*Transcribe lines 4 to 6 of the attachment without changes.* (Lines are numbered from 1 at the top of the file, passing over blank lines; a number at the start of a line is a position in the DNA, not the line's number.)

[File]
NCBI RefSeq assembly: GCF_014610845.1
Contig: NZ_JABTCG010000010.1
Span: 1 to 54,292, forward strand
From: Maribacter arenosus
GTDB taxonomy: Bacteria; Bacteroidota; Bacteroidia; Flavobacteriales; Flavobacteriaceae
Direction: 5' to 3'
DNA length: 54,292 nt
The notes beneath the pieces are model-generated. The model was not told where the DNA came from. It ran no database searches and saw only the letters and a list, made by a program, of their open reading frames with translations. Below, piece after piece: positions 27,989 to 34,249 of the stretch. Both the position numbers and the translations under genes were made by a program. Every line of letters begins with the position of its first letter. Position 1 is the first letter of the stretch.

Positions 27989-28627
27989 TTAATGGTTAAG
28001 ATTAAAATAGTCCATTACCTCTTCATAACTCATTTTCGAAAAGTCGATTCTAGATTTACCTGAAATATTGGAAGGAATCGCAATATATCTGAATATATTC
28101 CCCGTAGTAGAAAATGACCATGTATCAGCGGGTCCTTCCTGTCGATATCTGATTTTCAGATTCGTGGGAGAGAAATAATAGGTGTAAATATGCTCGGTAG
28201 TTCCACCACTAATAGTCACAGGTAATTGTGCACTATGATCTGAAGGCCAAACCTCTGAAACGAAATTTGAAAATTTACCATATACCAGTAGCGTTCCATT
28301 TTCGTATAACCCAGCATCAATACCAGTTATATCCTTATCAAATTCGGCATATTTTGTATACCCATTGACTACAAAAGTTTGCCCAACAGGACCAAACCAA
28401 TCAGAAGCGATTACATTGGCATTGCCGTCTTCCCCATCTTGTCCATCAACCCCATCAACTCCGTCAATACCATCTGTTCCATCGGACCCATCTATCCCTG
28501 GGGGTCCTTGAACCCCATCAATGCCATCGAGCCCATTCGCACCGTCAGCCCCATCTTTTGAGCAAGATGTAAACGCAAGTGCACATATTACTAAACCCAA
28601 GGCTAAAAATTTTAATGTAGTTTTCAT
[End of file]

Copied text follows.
From: Maribacter arenosus
GTDB taxonomy: Bacteria; Bacteroidota; Bacteroidia; Flavobacteriales; Flavobacteriaceae
Direction: 5' to 3'